CHICAGO -- The Indians have been impressed with what they have seen from catcher Yan Gomes in his stint in the big leagues this month. Backup catcher Lou Marson is nearly ready to come off the disabled list, though, and Cleveland wants to keep Gomes playing regularly to continue his development.
Gomes will more than likely be sent back to Triple-A Columbus later this week.
"We've talked to Yan about this," Indians manager Terry Francona said. "We haven't made a move yet, but he understands that he does not need to be sitting here not playing. It's not in [the best] interest for his future."
Marson, who has been on the 15-day disabled list since April 9 after sustaining a strained neck in a collision at home plate on April 6, is scheduled to rejoin the Indians on Tuesday. Barring something unexpected, Francona said Marson will then be activated from the DL prior to Wednesday's game against the White Sox.
In three Minor League rehab games at Triple-A, Marson has gone 1-for-8 at the plate.
In his first six games with Cleveland since being summoned from Columbus on April 9, the 25-year-old Gomes hit .211 (4-for-19) with one triple, two home runs and three RBIs. Gomes has thrown out the only two runners to attempt to steal against him and he has posted a 3.52 catcher's ERA in his 46 innings behind the plate.
Francona said Gomes' game-calling ability has been especially impressive.
"[It's been] better than his experience," Francona said. "He doesn't have a ton of experience and he's done a very good job getting to know the pitchers, understanding our game plans, following them, establishing relationships. It's probably the reason we're so excited about him."
Indians hope rest, treatment will aid Myers
CHICAGO -- The Indians are hoping that a combination of rest and treatment will be enough to solve right-hander Brett Myers' right arm injury. Cleveland plans on giving the pitcher a couple of weeks off to determine whether that approach will suffice.
On Monday, the Indians announced that Myers has been diagnosed with tendinitis in his right elbow and a mild sprain of the ulnar collateral ligament in the joint. The starting pitcher underwent an MRI exam on Sunday in Cleveland after being placed on the 15-day disabled list.
Myers will take two weeks off from throwing before being re-examined. At that point, if the 32-year-old is asymptomatic, he could be cleared to begin a throwing program.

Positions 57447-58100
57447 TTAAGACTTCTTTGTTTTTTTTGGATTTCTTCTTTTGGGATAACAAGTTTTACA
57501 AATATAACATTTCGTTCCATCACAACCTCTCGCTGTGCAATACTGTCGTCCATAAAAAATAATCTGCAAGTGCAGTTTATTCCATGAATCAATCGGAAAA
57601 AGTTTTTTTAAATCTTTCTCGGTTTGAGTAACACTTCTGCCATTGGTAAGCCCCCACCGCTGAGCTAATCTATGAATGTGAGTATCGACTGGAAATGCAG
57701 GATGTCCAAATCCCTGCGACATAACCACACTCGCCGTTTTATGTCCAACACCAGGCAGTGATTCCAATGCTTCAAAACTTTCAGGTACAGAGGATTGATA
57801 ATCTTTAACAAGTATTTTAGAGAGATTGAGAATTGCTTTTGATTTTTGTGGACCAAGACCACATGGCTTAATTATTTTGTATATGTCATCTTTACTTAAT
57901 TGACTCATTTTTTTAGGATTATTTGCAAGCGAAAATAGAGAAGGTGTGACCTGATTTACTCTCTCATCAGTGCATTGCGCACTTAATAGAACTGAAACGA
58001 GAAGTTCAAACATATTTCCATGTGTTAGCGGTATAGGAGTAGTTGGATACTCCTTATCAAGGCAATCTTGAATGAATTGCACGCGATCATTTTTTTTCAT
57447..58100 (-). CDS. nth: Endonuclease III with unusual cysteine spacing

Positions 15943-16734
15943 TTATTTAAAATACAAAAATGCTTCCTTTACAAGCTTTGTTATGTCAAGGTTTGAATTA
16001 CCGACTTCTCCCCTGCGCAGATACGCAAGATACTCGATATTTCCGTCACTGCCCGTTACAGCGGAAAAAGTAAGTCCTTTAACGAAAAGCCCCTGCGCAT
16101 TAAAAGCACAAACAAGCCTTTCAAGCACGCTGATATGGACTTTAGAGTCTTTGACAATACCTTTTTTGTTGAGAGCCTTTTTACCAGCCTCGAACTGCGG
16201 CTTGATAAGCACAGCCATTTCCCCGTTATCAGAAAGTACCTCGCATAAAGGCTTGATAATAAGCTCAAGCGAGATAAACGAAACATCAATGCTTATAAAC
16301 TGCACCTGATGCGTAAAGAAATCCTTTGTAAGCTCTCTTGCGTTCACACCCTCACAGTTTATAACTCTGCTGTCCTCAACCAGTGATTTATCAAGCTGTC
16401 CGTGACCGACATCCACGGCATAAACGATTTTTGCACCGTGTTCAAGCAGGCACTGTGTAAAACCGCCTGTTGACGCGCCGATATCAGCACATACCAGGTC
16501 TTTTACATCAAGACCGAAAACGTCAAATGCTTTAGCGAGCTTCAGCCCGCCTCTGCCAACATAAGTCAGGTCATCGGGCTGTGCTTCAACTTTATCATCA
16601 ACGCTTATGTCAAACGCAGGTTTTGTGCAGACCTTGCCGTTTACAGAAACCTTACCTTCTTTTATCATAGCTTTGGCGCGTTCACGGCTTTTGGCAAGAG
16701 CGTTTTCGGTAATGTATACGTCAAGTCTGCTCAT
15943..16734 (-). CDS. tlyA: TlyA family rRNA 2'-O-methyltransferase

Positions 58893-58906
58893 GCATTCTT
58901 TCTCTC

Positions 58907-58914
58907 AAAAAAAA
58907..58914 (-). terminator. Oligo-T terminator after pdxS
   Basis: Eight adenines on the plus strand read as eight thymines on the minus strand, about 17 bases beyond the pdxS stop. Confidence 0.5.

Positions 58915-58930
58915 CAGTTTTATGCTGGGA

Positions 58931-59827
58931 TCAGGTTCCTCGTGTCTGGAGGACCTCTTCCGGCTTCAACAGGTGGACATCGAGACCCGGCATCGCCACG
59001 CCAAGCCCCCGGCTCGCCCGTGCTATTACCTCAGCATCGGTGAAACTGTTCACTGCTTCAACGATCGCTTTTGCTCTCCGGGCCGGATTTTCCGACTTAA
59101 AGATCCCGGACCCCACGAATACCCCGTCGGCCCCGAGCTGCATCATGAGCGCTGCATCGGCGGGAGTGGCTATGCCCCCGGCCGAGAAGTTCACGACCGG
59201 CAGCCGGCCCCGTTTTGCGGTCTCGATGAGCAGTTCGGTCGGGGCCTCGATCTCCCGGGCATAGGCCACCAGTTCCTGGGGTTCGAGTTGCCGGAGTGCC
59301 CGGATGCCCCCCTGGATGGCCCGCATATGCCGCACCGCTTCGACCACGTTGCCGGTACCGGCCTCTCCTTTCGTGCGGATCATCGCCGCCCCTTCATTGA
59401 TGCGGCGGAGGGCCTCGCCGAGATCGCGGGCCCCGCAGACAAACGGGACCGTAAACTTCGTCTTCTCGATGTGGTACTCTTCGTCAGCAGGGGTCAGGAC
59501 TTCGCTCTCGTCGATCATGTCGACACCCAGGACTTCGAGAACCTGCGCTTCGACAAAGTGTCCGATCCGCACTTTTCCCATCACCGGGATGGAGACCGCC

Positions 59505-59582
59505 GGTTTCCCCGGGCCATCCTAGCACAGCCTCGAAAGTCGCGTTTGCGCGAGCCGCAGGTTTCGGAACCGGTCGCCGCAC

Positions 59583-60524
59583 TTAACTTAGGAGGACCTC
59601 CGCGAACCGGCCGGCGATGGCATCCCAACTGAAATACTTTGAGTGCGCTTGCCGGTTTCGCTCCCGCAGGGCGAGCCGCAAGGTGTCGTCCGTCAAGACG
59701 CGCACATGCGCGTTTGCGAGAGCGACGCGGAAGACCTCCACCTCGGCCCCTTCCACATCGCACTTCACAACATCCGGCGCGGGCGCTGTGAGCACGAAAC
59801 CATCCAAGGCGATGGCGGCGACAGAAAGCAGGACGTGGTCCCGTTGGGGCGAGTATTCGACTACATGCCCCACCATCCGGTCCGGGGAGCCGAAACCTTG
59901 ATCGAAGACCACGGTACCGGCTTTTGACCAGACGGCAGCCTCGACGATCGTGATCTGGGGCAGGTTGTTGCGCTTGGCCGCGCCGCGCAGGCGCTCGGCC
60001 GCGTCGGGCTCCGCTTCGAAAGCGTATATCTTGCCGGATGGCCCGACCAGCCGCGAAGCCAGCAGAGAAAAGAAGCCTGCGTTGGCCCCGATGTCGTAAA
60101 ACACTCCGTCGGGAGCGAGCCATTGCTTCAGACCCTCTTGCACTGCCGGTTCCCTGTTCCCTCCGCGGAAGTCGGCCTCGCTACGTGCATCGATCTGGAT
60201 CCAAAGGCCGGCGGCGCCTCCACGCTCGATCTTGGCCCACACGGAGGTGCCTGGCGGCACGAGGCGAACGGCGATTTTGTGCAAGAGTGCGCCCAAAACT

"I'm not happy about [being injured]," Myers told MLB.com. "There was inflammation in there. They saw something on the UCL ligament they weren't sure what it was, but they diagnosed it as a sprain. The doctor told me it's usually six weeks for a younger guy because they want to be sure.
"I'm hoping that it's just two weeks and in 10 days I can start throwing again."
Myers logged five innings in his most recent start on Friday against the Astros. Following that outing, in which he allowed three runs on five hits (two home runs) with four strikeouts and two walks, Myers indicated that he has been pitching through what he believed was forearm tendinitis.
"I definitely know I need time off from throwing and make it calm down," Myers said. "It hasn't gotten any better and maybe gotten a little worse than it has been, but I don't feel it when I pitch. I don't feel anything when I'm throwing. The four days in between, it's just sore and not recovering like it should."
Myers had been dealing with the issue since Spring Training and Indians manager Terry Francona noted that the pitcher told the team he has had similar problems early on in previous seasons. Francona hoping Myers is able to bounce back and rejoin the team by late May.
"It is what it is," Francona said. "I don't think he felt like it was going to be worse than [the diagnosis]. It'll be two weeks down and then hopefully get him on a good throwing program and get him back on the mound helping us. I don't think we were expecting [it to be] worse."